In this stanza, Burns introduces a character, "Wee Robin", who symbolizes the struggle of life during winter. Robin is described as having "limpin' step" and "snawy locks", which means he is cold and struggling to walk. "Buskit brow" means a ruffled or puffed up face, and "lifted hocks" means raised hind legs. This description of Robin makes us feel compassion for his struggle, and "sprentit onie stane" means he is hopping from one stone to another, seeking warmth.

Stanza 4

Poor Mailie! thy wee bit housie, too,
In ruin! thy wee bit housie, too,
Its silly wa's the win's are strewin'!
An' naething, now, to big a new ane,

In this stanza, Burns introduces another character, "Poor Mailie", who symbolizes the destruction and loss that winter brings. Mailie's "wee bit housie" (little house) is in ruins, and the wind has blown away its walls. Burns uses repetition to emphasize the loss and helplessness of Mailie, and "naething now to big a new ane" means she has nothing to rebuild her house.

Stanza 5

And bleak December's winds ensuin,
Baith snell and keen!
Thou saw the fields laid bare an' wast,
An' weary winter comin fast,

In this stanza, Burns describes the onset of winter and the desolation it brings. "Bleak December's winds" are described as "snell and keen", which means sharp and piercing. Burns uses the phrase "thou saw the fields laid bare" to indicate the barrenness and emptiness of winter, and "weary winter comin fast" refers to the impending hardships of the season.

Stanza 6

It's Up wi' the Hailzie,
And on wi' the tartan,
The brawest sark,
And the whiteest airtan!

In the final stanza, Burns brings a sense of hope and celebration to the poem. "Up wi' the Hailzie" means to raise a toast or cheer, and "on wi' the tartan" refers to wearing Scottish clothing. "Brawest sark" means the finest shirt, and "white airtan" means the finest linen. These lines indicate a celebration of life and a determination to enjoy the winter despite its hardships.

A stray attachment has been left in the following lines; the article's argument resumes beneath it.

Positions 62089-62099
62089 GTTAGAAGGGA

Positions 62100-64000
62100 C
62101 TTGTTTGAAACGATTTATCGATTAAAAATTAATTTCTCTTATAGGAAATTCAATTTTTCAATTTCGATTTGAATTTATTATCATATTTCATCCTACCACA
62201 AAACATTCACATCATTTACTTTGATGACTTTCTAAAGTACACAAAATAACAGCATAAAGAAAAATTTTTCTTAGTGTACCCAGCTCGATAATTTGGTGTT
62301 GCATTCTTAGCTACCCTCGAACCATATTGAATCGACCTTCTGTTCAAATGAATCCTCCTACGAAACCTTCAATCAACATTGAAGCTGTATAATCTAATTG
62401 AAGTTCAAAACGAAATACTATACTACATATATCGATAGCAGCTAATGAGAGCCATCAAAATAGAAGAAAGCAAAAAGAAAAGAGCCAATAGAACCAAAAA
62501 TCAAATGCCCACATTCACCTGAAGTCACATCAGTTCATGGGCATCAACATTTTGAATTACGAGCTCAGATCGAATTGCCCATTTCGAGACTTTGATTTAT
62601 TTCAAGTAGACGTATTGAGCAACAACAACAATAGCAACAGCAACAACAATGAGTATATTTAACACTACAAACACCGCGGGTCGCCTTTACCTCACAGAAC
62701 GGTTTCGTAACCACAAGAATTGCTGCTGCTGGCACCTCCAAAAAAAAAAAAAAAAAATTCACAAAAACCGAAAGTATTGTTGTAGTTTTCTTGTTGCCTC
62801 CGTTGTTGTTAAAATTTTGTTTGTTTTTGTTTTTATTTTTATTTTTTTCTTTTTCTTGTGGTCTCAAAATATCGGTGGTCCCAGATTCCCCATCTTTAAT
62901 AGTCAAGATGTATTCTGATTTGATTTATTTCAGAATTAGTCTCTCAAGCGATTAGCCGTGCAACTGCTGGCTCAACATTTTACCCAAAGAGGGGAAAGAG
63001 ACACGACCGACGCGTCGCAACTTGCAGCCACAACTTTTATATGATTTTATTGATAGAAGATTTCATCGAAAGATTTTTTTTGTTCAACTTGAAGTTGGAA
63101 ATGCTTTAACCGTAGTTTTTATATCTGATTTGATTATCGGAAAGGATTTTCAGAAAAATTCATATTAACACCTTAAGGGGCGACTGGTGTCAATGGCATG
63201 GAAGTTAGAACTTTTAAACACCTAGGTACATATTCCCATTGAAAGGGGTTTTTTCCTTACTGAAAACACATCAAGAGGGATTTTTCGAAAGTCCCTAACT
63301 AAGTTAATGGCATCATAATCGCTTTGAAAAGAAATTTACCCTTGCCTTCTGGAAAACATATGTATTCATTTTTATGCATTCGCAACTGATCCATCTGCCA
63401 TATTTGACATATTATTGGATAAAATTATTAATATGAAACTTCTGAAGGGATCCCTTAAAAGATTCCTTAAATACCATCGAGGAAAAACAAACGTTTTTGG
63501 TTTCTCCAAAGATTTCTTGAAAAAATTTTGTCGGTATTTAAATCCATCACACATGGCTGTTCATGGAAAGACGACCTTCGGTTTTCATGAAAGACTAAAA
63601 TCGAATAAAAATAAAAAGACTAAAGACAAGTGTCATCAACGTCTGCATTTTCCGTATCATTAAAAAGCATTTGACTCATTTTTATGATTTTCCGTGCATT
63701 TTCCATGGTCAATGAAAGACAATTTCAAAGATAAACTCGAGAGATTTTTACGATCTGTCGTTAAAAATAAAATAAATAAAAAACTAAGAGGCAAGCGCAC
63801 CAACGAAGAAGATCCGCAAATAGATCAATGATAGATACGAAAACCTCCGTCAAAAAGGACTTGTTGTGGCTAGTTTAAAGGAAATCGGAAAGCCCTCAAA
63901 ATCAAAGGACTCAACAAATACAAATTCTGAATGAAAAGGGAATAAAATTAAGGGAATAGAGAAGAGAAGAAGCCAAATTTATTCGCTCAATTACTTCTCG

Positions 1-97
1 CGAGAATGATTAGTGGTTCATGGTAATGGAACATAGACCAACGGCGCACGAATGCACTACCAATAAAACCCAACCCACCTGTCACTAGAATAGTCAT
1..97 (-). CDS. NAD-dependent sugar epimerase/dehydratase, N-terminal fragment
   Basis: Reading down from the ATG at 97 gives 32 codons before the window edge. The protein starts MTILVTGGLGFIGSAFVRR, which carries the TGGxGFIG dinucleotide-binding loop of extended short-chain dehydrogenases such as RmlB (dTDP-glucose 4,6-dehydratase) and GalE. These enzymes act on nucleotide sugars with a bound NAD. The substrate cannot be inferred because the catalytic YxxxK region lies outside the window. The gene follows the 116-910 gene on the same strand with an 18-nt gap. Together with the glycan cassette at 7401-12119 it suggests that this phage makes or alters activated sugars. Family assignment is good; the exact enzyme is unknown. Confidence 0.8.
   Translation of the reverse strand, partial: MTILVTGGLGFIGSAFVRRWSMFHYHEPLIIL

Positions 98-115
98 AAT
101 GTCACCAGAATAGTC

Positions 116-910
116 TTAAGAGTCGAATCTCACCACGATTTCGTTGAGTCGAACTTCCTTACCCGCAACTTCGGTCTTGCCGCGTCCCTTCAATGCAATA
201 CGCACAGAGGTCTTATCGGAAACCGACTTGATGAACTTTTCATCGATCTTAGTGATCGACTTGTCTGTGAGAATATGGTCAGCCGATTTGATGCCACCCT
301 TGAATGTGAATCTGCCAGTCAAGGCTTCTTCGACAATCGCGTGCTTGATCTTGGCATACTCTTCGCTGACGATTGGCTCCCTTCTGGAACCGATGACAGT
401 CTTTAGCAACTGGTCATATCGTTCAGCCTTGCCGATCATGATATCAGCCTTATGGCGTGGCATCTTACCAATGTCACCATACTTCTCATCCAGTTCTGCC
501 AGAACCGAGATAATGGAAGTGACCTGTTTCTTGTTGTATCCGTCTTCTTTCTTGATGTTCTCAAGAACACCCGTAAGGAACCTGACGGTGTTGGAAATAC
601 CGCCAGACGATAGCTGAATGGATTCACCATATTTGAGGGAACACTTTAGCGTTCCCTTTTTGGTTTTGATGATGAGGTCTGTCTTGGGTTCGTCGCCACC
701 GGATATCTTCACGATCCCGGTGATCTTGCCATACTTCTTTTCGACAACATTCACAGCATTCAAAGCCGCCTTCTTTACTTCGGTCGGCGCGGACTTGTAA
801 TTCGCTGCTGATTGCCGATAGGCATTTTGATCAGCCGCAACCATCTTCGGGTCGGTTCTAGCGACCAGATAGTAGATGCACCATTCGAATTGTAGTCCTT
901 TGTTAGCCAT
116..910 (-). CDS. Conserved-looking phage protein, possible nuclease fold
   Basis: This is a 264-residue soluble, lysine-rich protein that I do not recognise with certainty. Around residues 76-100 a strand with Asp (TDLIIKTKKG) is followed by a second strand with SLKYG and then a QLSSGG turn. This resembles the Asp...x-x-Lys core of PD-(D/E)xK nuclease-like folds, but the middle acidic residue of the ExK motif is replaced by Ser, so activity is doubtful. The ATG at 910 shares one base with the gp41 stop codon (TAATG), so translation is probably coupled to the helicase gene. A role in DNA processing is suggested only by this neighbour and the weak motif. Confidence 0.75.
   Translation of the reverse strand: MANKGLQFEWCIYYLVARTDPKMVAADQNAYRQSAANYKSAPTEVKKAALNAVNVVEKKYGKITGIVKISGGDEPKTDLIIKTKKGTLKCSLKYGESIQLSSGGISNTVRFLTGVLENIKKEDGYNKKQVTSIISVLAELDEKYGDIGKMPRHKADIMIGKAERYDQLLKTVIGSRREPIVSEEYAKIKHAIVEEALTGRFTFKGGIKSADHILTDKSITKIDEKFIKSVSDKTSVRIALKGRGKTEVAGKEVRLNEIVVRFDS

"A Winter Night" is a beautiful poem that portrays the harshness and beauty of winter. Burns uses vivid imagery and metaphors to bring the scene to life and evoke emotions in the reader. The characters of Wee Robin and Poor Mailie symbolize the struggles of life during winter, and their stories make us empathize with their hardships. The final stanza brings a sense of hope and celebration to the poem and encourages us to enjoy life despite its difficulties.

The poem also has a deeper meaning beyond its literal interpretation. Burns uses winter as a metaphor for the struggles of life and the hardships that we all face. Just like winter, life can be harsh and barren at times, but it is up to us to find the beauty and joy in it. The characters of Wee Robin and Poor Mailie represent the struggles that we face in life, and their stories remind us to be compassionate and understanding towards others.


In conclusion, "A Winter Night" is a masterpiece of literature that captures the essence of winter and the struggles of life. Burns' use of imagery and metaphors makes the poem come alive, and the characters of Wee Robin and Poor Mailie make us empathize with their hardships. The final stanza brings a sense of hope and celebration to the poem and encourages us to enjoy life despite its difficulties. "A Winter Night" is a timeless piece of literature that reminds us of the beauty and serenity that can be found in the harshest of winters.